[ntp:questions] Trying to use Dimension 4 time keeper
david-taylor at blueyonder.co.uk.invalid
Sun Sep 15 06:53:46 UTC 2013
On 14/09/2013 21:39, W. eWatson wrote:
> A little bit of data from the two XP PCs:
> Older and more troublesome PC
> Jitter high 300-650
> Offset around 685
> Delay about 100.xxx
> Reach 80 jumped to 377 an hour later
> One * for the single pool
> Newer XP
> Jitter low, 11-8
> Reach 377
> * + - + - on five servers
> Delay 100-150
> Those are fairly rough, as seen in a five minute span. To really make
> any progress I would think a monitor of the data would be more helpful.
> I noticed Broken Clock in the documentation mentioned above. It looks
> tricky to evaluate.
> In my situation, I would be happy if one of the important parameters
> would sound an alarm in my den when one went out of bounds. Fat chance
> of that.
How are you connected to the Internet? Let's start with your newer PC.
The delay of 100-150 ms is much higher than I would expect for a
direct "fast" Internet connection, it sounds more like dial-up. If you
are using the "pool" directive as I suggested (NTP 4.2.6p5 required), I
would expect to see more than five servers listed.
You can monitor by enabling the statistics collection within NTP, and by
using MRTG as explained on my Web site:
If statistics are enabled, both Meinberg and I offer plotting programs:
The "Broken clock" problem may manifest itself by NTP reporting that it
is stepping the clock, or even giving up. Look for NTP entries in the
event log to monitor this.
To get alarm monitoring, you could use SNMP (although that's not yet in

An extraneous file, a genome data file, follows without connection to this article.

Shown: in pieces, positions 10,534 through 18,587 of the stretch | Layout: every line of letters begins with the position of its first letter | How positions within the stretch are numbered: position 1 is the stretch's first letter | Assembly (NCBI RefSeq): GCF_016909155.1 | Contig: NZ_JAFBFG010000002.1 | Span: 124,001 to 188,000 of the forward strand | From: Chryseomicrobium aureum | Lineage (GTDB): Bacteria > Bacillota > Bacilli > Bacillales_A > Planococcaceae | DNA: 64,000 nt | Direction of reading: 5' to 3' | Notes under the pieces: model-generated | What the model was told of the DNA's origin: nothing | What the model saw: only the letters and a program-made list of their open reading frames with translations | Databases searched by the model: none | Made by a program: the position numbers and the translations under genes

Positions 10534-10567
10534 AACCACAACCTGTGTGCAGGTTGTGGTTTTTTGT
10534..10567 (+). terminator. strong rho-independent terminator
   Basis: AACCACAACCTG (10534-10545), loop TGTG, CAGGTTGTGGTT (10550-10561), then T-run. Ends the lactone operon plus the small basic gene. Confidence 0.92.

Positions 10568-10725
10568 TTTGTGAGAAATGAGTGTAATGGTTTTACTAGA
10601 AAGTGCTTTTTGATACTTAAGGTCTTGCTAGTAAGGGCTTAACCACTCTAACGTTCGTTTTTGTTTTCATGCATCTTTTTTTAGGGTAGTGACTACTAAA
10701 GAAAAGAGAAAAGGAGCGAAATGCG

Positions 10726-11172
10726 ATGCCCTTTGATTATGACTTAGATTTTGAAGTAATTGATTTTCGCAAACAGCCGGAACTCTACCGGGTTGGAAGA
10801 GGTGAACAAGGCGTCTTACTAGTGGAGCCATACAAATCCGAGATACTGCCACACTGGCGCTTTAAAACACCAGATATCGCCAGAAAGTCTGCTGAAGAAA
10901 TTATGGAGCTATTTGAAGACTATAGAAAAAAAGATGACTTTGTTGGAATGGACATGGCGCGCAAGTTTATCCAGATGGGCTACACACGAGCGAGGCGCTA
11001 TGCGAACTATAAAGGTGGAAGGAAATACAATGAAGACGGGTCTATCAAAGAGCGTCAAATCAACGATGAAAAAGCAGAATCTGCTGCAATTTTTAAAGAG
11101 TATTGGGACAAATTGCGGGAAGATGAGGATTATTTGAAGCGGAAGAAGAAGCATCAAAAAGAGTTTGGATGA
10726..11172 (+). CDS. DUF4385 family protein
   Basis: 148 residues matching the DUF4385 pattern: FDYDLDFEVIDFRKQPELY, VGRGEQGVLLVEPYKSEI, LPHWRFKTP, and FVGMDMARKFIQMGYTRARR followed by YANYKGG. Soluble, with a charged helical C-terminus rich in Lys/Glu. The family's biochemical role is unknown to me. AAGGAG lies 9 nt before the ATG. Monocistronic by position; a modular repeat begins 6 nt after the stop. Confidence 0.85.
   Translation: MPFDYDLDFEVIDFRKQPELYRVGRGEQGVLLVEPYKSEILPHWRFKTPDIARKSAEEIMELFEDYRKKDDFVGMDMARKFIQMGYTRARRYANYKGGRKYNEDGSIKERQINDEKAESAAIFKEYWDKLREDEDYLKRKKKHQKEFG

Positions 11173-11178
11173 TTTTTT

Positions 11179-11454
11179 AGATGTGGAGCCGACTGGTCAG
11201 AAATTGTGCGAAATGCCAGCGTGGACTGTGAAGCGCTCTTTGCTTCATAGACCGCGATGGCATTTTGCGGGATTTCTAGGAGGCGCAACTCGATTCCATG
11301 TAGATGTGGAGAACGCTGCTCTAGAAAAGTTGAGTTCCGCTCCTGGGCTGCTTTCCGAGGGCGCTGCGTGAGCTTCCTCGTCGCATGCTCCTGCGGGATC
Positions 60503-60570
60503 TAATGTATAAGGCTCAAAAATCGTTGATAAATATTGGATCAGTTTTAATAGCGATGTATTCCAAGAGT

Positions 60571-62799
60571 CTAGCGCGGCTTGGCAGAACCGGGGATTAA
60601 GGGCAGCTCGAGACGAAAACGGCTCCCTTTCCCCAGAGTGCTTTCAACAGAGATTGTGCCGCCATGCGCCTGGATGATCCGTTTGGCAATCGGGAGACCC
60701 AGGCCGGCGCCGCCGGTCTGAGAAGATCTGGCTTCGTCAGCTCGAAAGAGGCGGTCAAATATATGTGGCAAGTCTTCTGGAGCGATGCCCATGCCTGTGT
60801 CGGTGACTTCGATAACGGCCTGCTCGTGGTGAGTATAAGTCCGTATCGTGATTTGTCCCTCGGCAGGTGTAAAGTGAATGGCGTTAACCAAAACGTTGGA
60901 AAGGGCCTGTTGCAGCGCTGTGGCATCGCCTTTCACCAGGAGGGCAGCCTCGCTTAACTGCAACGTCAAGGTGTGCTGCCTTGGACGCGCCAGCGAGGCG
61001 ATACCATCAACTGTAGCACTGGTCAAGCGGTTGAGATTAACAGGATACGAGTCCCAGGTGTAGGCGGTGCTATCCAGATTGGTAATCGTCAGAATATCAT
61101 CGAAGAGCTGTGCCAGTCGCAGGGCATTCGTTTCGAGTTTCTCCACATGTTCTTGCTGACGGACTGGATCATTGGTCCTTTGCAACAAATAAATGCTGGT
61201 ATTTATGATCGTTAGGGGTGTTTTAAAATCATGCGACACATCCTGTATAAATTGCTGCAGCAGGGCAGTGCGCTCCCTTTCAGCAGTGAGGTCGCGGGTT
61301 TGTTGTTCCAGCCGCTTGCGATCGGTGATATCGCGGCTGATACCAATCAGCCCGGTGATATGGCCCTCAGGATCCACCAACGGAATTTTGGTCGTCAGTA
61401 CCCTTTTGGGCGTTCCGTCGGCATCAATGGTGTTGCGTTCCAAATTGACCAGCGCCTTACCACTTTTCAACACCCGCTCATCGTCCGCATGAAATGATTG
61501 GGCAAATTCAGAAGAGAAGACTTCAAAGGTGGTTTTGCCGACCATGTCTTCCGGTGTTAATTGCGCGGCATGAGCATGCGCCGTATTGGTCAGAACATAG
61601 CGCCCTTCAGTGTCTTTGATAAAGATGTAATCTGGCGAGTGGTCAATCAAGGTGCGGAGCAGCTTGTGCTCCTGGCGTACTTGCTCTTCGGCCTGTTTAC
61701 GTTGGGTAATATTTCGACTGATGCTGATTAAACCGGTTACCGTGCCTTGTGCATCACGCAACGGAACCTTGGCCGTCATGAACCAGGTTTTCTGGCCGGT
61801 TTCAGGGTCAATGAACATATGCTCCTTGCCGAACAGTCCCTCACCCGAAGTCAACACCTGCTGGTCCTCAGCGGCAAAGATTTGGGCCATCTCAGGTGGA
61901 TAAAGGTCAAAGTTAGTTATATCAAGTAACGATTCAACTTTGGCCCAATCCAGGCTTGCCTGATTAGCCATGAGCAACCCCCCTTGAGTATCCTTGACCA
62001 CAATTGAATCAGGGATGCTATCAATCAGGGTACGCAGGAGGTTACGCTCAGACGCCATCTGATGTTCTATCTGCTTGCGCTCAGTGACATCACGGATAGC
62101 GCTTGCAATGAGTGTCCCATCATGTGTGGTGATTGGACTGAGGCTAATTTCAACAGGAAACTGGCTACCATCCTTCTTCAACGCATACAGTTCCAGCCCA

the Windows port of NTP), or you could write a small Perl script to be
run once every few minutes by the Task Scheduler, which checked the
parameters you want to monitor by running the appropriate ntpq command,
and which then sounded the alarm as required. The alarm could be a wave
file which you play - perhaps even inside the Perl script.
I have Perl script examples on my Web site at the first URL I gave, and
there is information here:
on playing .WAV files with Perl in Windows. Sounds like a good Autumn
Having said all of that, my situation a decade back was similar to yours
- wanting to have several Windows PCs well synced. Were I to be
tackling the same problem today, I would spend less than US $50 on a
Linux PC (Raspberry Pi) and sync it to my Internet sources, and then
sync the Windows PCs to the Raspberry Pi (using a much shorter poll
interval, 32 seconds, maxpoll 5). If the location had GPS available
(e.g. near a window with a sky view) I would spend approx. US $100
instead and add an Adafruit GPS to the Raspberry Pi, making a unit known
to correct to a few microseconds, and sync my Windows PCs to that (with
a "pool" directive for backup).
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